As you adapt your hiring processes for the new world of work, find out how background checks can help you build a quality workforce, both today and tomorrow.
A diverse and inclusive workplace culture benefits both employees and the bottom line. Yet attaining workplace diversity remains elusive for many firms. How can companies ensure more inclusive hiring?
Get answers to common workplace diversity questions, learn about current best practices for diversity, and find out how careful use of background checks can support inclusivity.
Editor’s Note: GoodHire is a proud supporter of fair hiring practices, which includes efforts to include people of color in the workforce through diversity and inclusion programs that give those with criminal records a fair chance at employment. In light of recent events, we’ve updated a popular blog that was originally published in May 2017.
In recent weeks, demonstrations against police brutality have brought much-needed attention to the unfair, unwarranted and heartbreaking loss of life and injuries to people of color at the hands of police. The opportunity to come together to address systemic racism has perhaps never been so great, or so top-of-mind.
You would think that by the 21st century, issues related to inequality in the workplace, and society at large, would have become a thing of the distant past. You would, unfortunately, be wrong. In fact, as widespread unrest around the US in 2020 clearly illustrates, we all have opportunities to do better, not simply to avoid lawsuits or to comply with various federal, state and local requirements, but also because it’s simply the right thing to do.
In the workplace, discriminatory behavior not only hurts individuals, but hurts companies as well. Much research demonstrates the positive value that building a diverse and inclusive culture can have for organizations, including positive bottom line impacts, as this Harvard Business Review article points out.
In addition, research from McKinsey & Company shows that ethnically diverse companies are 35% more likely to outperform the national industry median for financial returns. Gender-diverse companies are 15% more likely to outperform.
But as this infographic from Information Is Beautiful shows, a real diversity challenge exists in many workplaces that goes beyond gender. Minority groups barely register at many tech companies, as this 2020 Fortune article reports. In 2019, Black people represented only 3% of Facebook’s senior leadership numbers; only 2.6% of Google’s.
Diversity and inclusion remains a hiring challenge in most industries – not just tech – though that’s not for lack of programs or attention.
If approaches tried to date don’t work, what new ideas can companies try?
Seeking Diversity And Inclusion Best Practices
That question is one that has baffled companies for decades as they have employed numerous efforts in an attempt to build inclusive cultures. But it’s a question with answers that remain elusive. There are plenty of reasons why, and plenty of people and organizations who have opined on them over the years.
One approach that has been gaining some traction, although it doesn’t explicitly focus on any specific protected classes, is increasing diversity and inclusion for one often overlooked group: people with criminal records.
The 70 million people with records don’t qualify as a protected class. But the overrepresentation of minorities in the criminal justice system means that the EEOC takes a close look at how companies approach hiring from this pool.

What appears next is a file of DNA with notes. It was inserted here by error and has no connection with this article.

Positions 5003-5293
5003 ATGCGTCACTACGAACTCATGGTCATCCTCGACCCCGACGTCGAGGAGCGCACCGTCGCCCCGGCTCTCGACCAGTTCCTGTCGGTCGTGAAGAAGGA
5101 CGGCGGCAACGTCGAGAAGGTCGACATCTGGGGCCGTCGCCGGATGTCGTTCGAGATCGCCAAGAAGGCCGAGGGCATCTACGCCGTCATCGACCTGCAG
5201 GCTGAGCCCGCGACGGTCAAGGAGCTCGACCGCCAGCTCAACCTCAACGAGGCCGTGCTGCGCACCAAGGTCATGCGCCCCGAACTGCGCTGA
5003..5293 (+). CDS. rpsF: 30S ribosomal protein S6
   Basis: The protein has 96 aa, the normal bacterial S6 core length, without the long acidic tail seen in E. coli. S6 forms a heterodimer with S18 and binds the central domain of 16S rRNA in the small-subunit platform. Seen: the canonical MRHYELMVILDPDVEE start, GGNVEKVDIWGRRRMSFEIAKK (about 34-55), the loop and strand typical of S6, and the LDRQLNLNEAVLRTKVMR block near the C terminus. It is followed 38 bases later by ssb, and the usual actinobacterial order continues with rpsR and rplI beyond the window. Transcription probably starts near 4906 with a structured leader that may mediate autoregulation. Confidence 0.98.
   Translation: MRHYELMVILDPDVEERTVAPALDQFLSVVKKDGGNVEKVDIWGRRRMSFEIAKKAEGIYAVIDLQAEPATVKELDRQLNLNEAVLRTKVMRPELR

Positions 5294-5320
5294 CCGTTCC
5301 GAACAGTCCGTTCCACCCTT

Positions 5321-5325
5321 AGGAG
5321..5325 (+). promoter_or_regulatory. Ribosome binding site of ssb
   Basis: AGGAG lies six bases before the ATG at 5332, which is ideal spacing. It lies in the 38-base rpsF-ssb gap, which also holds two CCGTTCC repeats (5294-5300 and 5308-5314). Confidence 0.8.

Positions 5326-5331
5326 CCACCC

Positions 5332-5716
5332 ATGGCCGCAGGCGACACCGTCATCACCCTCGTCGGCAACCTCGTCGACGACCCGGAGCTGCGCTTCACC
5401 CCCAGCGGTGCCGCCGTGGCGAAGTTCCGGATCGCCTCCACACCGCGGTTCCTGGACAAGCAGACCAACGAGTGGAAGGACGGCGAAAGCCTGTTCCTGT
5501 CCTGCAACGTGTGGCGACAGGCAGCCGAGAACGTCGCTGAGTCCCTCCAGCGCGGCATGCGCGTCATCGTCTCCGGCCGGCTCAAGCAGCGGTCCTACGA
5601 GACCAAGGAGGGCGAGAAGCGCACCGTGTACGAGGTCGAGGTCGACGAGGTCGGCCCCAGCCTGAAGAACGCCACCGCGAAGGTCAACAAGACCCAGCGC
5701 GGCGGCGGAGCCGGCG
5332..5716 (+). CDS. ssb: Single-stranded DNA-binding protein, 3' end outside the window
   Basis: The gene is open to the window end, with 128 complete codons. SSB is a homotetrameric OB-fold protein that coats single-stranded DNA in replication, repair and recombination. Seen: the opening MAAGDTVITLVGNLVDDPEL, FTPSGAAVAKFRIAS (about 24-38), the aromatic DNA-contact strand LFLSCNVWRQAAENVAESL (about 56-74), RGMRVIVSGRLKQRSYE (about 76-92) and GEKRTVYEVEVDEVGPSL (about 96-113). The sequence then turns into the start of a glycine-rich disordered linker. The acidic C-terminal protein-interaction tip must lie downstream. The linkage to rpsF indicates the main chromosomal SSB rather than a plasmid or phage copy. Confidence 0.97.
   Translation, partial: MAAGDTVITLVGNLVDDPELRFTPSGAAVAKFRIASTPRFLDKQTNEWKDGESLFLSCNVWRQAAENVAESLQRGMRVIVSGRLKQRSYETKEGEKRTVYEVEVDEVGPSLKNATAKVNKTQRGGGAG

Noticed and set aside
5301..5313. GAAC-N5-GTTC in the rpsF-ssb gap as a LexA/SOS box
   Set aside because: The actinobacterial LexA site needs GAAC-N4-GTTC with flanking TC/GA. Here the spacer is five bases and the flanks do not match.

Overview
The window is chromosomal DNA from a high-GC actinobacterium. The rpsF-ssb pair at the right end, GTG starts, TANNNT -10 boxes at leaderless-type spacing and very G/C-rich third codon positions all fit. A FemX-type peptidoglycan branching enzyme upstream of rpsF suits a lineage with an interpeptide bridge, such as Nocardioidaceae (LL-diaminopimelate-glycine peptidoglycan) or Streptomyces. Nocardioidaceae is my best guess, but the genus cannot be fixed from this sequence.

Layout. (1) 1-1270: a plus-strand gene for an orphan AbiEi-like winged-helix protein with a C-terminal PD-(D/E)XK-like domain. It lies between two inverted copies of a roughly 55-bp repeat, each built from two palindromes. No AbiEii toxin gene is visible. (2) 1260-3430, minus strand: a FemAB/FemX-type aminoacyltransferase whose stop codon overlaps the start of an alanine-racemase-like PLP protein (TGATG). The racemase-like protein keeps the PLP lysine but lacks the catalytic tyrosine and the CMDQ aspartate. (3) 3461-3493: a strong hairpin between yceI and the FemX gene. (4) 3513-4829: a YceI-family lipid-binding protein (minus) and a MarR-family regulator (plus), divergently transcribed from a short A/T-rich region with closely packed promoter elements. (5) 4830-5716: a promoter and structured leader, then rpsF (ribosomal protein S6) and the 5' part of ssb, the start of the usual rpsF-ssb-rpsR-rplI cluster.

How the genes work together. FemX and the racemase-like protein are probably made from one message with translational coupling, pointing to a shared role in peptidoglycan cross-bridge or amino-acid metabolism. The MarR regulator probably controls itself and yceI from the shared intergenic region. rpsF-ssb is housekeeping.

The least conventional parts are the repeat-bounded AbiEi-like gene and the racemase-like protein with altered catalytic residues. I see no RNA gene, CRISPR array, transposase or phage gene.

A flat-out ban on hiring people with criminal records would have a disparate impact on minorities. And that clearly violates Title VII of the 1964 Civil Rights Act, the agency has said. And, for those same reasons, it affects diversity in the workforce.
Same Goal, Two Approaches
Background checks may be viewed as a barrier to employment by both employees and employers. When not done efficiently, they have the potential to lengthen the hiring process which could potentially lead to employees accepting jobs elsewhere. In addition, historically, background checks have had the potential to unnecessarily weed out candidates who might otherwise have made positive contributions to the organization.
Founded in 2012, GoodHire is reinventing background checks to help solve this particular problem for both employers and job seekers.
This feature helps employers follow EEOC guidance for individualized assessment of candidates with criminal records.
It also helps them see past the legalese to consider the candidate as a whole person. And it brings the candidates voice into the background review.
“GoodHire invites the candidate into the process, and bakes in fair hiring and compliance for employers from the ground up,” shares Elizabeth McLean, GoodHire’s General Counsel.
GoodHire is the first background check provider to offer a built-in way for candidates to provide context around a record.
Back in 2017, GoodHire hosted a session about Diversity & Inclusion with Leslie Crary, who was VP of Human Resources at Rubicon Bakers at that time. Rubicon Bakers is an example of one company that takes a different approach to recruiting those with criminal background records. Interestingly, Crary told us that Rubicon had never done a background check. Instead, she said, “We go out and try to find people who have a background – who other people wouldn’t consider.”
A former defense attorney, Crary had visited San Quentin State Prison to help inmates practice telling their stories through mock interviews.
Rubicon Bakery started in 1993 as a project of nonprofit Rubicon Programs to help people rebuild their lives with jobs, training, and other services. Andrew Stoloff bought the bakery in 2008 and turned it into a for-profit business that now employs more than 200 bakers – representing significant growth from its original 14 full-time employees.
But the mission remains the same: Giving people a chance by offering a job and access to support through a network of nonprofit partners.
This approach to hiring led to the discovery of some hidden gems. One woman, whose first job at the bakery involved putting things in packages, grew in her role to manage all production and a staff of 100. “She doesn’t have a college education, but she’s incredibly smart. We recognized that she could move things along,” Crary said.
The bakery provides opportunity and employees offer a lot in return in terms of loyalty to the company.
“When you hire someone who has had doors slammed in their face over and over again, they become a really loyal employee,” Crary said. “They believe in you. They frequently say I’ve got your back. And it’s true, they really do.”
Learn more about how fair chance hiring is a win-win for businesses and employees.
Diffusing Myths And Learning From Each Other